Hunting martian fossils best bet for locating Mars life, researcher says

Feb 16, 2007
Mars in 2003, from the Hubble Space Telescope

Hunting for traces of life on Mars calls for two radically different strategies, says Arizona State University professor Jack Farmer. Of the two, he says, with today’s exploration technology we can most easily look for evidence for past life, preserved as fossil "biosignatures" in old rocks.

Farmer is a professor of geological sciences in ASU’s School of Earth and Space Exploration, where he heads the astrobiology program. He is reporting on his work today (Feb. 16) at the annual meeting of the American Association for the Advancement of Science in San Francisco.

"Searching for extraterrestrial life must follow two alternative pathways, each requiring a different approach and tools," Farmer says. "If we're looking for living organisms, we are doing exobiology. But if we are seeking traces — biosignatures — of ancient life, it’s better to call it exopaleontology."

Unfortunately, he notes, "for the next 10 or 15 years, technology limitations will force us down the exopaleontology path." The core issue is accessibility. "To find living organisms on Mars," says Farmer, "you need to find liquid water. Because liquid water is unstable on the Martian surface today, that means going deep into the subsurface."

Water saturates the ground in high latitudes north and south, and around both poles, only a few inches below the surface, Farmer explains. But this water remains frozen year round. "Environments with liquid water will likely lie far deeper, perhaps miles below the surface."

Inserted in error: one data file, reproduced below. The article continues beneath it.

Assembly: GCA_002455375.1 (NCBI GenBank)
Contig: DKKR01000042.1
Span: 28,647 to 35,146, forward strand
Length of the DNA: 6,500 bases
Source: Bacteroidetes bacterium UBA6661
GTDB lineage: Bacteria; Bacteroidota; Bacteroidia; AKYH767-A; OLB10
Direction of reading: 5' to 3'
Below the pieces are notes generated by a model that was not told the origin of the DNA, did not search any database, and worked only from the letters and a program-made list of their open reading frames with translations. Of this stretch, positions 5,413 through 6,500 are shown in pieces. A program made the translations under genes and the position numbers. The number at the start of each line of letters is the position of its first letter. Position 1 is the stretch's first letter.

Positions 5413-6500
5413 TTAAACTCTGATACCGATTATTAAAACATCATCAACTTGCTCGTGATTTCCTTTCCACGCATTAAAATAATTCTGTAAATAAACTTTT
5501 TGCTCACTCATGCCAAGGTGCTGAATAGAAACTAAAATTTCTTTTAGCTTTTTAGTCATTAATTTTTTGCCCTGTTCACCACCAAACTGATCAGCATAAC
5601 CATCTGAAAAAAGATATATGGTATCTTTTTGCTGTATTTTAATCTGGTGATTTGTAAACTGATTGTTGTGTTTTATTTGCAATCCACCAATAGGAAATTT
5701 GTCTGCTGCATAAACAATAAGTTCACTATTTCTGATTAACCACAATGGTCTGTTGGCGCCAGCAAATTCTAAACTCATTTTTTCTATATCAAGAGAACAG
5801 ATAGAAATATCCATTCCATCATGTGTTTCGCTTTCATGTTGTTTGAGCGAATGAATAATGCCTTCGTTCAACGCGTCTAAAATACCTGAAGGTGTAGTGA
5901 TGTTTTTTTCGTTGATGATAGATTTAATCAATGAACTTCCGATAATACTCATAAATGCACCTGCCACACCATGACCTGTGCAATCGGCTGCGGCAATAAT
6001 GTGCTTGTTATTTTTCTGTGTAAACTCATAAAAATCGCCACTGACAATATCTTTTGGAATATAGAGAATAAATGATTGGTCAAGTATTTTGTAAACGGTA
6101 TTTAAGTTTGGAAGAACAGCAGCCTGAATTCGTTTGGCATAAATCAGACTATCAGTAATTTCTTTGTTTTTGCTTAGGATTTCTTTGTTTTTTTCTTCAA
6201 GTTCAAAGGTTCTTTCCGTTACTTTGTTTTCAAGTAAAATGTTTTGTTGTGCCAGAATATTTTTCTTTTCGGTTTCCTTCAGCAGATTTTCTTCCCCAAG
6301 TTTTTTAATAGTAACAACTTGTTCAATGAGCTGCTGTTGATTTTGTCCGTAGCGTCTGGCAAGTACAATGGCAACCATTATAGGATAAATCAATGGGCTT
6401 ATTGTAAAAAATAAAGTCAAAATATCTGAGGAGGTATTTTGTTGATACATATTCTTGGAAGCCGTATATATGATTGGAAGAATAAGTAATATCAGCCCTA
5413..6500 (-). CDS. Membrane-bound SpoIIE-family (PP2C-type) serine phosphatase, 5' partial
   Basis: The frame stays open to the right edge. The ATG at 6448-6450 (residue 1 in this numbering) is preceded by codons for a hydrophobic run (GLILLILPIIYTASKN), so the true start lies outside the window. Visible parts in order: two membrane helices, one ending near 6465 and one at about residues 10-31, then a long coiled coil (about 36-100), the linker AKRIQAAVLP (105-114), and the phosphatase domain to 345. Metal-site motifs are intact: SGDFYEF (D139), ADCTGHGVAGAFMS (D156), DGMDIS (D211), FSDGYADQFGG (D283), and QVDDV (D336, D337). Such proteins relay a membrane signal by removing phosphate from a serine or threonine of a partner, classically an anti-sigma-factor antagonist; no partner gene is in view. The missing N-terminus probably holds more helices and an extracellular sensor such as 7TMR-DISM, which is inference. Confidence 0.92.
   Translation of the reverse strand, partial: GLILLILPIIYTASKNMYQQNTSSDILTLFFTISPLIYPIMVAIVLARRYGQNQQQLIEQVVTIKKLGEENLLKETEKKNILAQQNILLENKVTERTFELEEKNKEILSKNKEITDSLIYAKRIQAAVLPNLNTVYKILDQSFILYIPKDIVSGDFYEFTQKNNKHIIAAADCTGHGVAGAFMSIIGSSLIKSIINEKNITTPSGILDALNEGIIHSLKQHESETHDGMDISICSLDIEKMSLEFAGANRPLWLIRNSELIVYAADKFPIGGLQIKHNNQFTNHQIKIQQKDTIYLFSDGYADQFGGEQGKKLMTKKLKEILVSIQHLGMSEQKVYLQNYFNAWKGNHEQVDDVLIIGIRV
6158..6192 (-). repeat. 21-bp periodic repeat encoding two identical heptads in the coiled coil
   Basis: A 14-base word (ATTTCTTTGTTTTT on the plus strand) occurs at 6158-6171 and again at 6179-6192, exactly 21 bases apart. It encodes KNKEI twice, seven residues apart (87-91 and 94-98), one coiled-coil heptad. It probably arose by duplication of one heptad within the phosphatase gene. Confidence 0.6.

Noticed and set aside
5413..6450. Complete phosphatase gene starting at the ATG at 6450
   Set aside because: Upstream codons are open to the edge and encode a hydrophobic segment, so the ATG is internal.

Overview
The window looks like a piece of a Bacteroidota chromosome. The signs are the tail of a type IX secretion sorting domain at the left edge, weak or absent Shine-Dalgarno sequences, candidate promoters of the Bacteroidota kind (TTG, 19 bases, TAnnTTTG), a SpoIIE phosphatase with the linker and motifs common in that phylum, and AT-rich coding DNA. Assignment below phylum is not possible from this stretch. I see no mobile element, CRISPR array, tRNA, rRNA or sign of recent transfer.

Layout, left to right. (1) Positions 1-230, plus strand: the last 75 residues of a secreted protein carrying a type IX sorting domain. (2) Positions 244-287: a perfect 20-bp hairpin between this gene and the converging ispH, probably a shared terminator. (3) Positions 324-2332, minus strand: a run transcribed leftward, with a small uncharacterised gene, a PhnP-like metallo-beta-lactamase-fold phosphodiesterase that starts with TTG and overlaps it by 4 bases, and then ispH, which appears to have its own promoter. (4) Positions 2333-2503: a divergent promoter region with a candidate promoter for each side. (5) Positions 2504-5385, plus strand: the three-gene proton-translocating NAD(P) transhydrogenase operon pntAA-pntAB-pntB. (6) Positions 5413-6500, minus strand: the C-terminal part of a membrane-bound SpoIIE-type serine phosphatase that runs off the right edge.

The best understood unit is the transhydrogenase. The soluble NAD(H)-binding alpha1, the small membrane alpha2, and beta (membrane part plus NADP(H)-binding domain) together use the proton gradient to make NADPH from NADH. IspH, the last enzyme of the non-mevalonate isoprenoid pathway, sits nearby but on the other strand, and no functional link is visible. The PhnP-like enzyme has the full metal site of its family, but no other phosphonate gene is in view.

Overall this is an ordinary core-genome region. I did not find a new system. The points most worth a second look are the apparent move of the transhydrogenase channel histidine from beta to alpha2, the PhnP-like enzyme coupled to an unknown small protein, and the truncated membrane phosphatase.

Organisms have been found living in fractured rock, thousands of feet underground on Earth, Farmer notes. "But with current robotic technology, we simply can’t drill that deep on Mars."

Terrestrial deep drilling requires complex, heavy equipment, plus constant supervision and troubleshooting by human crews. Says Farmer, "We’ll be lucky if, in the next decade or so, robotic drilling on Mars reaches a depth of a couple yards."

So where does that leave us in the search for life on Mars? Farmer says our best choice is to pursue the exopaleontology path.

"Finding the signatures of an ancient Martian biosphere means exploring old rocks that might preserve traces of life for millions or billions of years," Farmer notes. Among the best places to look on Mars, he says, are deposits left by springs and former lakes in the heavily cratered highlands. "The rocks there date from a period in Martian history when liquid water was common at the surface." In fact, says Farmer, conditions on Mars then were likely similar to those on the early Earth at the time when life began.